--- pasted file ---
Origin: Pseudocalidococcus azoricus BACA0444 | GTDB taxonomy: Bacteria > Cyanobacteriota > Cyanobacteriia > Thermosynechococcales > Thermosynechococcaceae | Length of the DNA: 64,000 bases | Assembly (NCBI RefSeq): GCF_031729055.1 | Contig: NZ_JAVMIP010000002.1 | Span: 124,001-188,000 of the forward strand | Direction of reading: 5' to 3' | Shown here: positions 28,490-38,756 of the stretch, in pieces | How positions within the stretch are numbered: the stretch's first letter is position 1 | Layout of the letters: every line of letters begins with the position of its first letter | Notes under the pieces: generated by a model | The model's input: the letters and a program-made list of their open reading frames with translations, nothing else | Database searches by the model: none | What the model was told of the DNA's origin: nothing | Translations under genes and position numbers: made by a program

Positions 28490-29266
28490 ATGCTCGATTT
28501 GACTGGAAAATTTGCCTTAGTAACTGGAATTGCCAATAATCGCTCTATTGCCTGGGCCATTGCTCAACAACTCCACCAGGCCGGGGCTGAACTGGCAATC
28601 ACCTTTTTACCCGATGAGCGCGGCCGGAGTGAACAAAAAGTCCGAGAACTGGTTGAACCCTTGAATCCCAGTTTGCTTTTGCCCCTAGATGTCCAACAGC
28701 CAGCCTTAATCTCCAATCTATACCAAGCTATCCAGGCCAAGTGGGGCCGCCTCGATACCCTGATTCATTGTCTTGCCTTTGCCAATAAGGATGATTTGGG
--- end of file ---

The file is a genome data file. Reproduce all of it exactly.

Origin: Pseudocalidococcus azoricus BACA0444 | GTDB taxonomy: Bacteria > Cyanobacteriota > Cyanobacteriia > Thermosynechococcales > Thermosynechococcaceae | Length of the DNA: 64,000 bases | Assembly (NCBI RefSeq): GCF_031729055.1 | Contig: NZ_JAVMIP010000002.1 | Span: 124,001-188,000 of the forward strand | Direction of reading: 5' to 3' | Shown here: positions 28,490-38,756 of the stretch, in pieces | How positions within the stretch are numbered: the stretch's first letter is position 1 | Layout of the letters: every line of letters begins with the position of its first letter | Notes under the pieces: generated by a model | The model's input: the letters and a program-made list of their open reading frames with translations, nothing else | Database searches by the model: none | What the model was told of the DNA's origin: nothing | Translations under genes and position numbers: made by a program

Positions 28490-29266
28490 ATGCTCGATTT
28501 GACTGGAAAATTTGCCTTAGTAACTGGAATTGCCAATAATCGCTCTATTGCCTGGGCCATTGCTCAACAACTCCACCAGGCCGGGGCTGAACTGGCAATC
28601 ACCTTTTTACCCGATGAGCGCGGCCGGAGTGAACAAAAAGTCCGAGAACTGGTTGAACCCTTGAATCCCAGTTTGCTTTTGCCCCTAGATGTCCAACAGC
28701 CAGCCTTAATCTCCAATCTATACCAAGCTATCCAGGCCAAGTGGGGCCGCCTCGATACCCTGATTCATTGTCTTGCCTTTGCCAATAAGGATGATTTGGG